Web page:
Jim Geraghty of National Review and Greg Corombos of Radio America cautiously welcome polls showing Nevada Sen. Dean Heller winning his race and House Republicans holding a one-point edge in the 66 most competitive districts. They cringe at allegations the Saudis may have killed journalist Jamal Kashoggi and what it may mean for U.S.-Saudi relations. And they roll their eyes as Massachusetts Sen. Elizabeth Warren’s claims victory in the debate over her heritage because a DNA test showed she was anywhere from 1/64 to 1/1,024 American Indian.
American pastor Andrew Brunson is headed home after two years of detention over what his family and the U.S. government say are trumped up charges of espionage and terrorism.
And a leading organization assisting persecuted Christians is applauding the Trump administration for its handling of the Brunson case while warning that religious freedom is eroding in Turkey.
Brunson was actually convicted in a Turkish court Friday and sentenced to three years and one and a half months of prison. However, the judge released him because the years in detention amounted to “time served.”
A tearful Brunson thanked the court. Earlier he made an emotional plea for release.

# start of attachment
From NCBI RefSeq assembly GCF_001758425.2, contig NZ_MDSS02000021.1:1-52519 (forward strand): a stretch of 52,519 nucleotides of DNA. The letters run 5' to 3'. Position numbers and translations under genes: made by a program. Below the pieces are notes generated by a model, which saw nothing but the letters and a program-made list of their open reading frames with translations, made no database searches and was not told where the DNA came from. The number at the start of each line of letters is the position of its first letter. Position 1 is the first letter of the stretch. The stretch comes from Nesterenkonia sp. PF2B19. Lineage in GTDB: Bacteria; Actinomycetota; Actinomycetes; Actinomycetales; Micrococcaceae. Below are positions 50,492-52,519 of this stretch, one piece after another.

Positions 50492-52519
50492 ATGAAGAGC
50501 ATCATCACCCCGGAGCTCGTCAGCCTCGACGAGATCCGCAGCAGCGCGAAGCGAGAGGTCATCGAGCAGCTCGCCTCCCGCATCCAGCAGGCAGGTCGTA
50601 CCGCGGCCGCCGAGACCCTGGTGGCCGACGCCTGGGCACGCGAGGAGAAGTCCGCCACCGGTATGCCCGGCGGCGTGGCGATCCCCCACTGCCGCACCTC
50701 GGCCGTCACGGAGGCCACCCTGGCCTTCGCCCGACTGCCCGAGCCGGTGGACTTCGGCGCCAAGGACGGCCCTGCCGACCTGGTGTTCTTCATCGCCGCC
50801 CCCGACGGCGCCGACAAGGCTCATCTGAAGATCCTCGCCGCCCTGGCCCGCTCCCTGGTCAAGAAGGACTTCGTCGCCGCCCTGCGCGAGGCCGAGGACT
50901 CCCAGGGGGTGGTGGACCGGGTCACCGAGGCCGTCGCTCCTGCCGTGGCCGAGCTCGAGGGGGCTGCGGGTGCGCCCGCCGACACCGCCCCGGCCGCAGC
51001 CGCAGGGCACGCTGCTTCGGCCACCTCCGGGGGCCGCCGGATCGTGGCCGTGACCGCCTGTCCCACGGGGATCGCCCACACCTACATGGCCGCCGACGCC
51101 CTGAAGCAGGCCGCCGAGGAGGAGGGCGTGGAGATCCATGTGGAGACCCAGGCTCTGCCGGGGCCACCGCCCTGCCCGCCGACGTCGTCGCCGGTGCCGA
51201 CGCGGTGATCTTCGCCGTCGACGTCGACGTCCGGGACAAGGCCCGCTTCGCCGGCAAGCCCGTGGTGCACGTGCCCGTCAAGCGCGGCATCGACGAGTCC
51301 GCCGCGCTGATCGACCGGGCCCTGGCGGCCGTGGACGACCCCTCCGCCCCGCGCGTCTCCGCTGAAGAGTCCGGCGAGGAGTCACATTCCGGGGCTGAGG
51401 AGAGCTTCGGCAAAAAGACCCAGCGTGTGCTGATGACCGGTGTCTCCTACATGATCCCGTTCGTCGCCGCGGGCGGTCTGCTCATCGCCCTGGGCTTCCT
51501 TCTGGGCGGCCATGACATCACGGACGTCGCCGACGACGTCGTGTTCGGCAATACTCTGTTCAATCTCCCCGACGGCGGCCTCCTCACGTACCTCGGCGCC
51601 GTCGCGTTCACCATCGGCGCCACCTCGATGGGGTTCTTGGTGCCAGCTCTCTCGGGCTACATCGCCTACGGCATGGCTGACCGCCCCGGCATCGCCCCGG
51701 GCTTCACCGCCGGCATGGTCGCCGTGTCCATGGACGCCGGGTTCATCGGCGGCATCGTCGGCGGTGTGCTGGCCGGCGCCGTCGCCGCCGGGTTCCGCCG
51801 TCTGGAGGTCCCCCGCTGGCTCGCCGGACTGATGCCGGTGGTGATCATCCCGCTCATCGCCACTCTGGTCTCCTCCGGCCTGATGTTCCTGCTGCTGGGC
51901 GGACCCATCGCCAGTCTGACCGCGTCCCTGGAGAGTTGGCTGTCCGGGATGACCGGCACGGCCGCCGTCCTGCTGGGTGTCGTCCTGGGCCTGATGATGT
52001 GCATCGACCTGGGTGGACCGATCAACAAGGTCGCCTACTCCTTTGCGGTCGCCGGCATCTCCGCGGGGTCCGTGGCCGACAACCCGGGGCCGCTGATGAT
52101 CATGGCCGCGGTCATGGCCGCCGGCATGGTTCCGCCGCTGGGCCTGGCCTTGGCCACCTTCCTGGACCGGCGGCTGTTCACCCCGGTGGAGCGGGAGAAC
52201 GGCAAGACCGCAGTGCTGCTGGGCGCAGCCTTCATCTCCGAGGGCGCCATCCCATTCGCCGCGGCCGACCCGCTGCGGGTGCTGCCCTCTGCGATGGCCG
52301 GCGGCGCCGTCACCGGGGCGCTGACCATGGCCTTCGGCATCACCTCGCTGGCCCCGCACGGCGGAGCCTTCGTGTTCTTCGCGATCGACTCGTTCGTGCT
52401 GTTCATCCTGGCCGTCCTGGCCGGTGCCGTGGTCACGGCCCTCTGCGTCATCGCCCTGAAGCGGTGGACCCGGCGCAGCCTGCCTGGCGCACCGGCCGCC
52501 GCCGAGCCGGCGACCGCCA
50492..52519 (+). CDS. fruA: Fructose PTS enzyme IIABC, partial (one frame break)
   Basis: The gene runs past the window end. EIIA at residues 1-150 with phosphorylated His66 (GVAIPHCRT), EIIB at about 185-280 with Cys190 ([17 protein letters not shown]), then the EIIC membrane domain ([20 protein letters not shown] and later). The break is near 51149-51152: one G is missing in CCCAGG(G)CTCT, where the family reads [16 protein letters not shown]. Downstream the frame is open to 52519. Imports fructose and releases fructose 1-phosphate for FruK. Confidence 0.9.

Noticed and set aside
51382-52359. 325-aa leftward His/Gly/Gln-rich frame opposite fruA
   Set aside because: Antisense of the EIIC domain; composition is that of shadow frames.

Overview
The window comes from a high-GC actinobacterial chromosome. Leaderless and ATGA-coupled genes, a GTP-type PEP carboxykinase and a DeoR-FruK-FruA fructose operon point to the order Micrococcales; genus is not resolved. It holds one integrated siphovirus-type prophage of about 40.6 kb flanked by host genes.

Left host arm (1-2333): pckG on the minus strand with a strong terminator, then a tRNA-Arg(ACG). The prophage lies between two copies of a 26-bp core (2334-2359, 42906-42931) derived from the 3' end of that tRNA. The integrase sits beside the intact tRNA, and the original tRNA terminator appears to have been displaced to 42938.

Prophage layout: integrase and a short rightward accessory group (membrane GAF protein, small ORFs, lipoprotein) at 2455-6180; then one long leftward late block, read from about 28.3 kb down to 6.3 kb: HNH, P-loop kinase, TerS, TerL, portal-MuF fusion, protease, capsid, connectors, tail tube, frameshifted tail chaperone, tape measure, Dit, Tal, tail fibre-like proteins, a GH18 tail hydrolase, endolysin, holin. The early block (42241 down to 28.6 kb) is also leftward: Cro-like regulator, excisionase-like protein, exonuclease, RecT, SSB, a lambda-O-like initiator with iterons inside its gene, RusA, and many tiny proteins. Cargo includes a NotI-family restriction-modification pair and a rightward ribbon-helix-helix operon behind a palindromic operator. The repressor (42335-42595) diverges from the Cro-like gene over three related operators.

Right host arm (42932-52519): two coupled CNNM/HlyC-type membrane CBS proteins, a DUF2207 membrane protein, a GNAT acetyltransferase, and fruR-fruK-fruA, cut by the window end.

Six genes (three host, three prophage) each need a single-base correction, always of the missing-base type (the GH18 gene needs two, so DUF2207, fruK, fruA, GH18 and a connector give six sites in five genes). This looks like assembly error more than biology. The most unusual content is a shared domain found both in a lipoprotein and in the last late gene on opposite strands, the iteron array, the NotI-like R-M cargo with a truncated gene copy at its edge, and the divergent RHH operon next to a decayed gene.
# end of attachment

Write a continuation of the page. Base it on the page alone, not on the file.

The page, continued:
“I am an innocent man. I love Jesus. I love Turkey,” said Brunson.
Open Doors USA President and CEO Dr. David Curry says these were bogus charges from the start, trying to tie Brunson to the failed coup against Turkish President Recep Erdogan.
“(Brunson) has been a part of Turkey for over 20 years. He been a faithful pastor there, great part of the community, good citizen. This was a political issue. They tried to use him as a pawn in a larger political game that did not work. We’re grateful that the administration really held the line on this and was able to get him released,” said Curry.
Curry says the prosecution of Brunson was over politics and the pastor’s Christian faith, and the obvious mistreatment allowed for many different nations and groups to pressure Turkey for Brunson’s release.
He also says the Trump administration’s refusal to hand over another figure allegedly tied to the failed coup attempt is a major win.
“We can’t send a signal that hostage diplomacy is going to work. It was a very good move not to give into that,” said Curry.
Since the failed coup in 2016, Erdogan has shown far less tolerance for Christianity.
“The increased raids on churches and these kinds of things that are happening in Turkey are sending signals that the environment is changing there,” said Curry.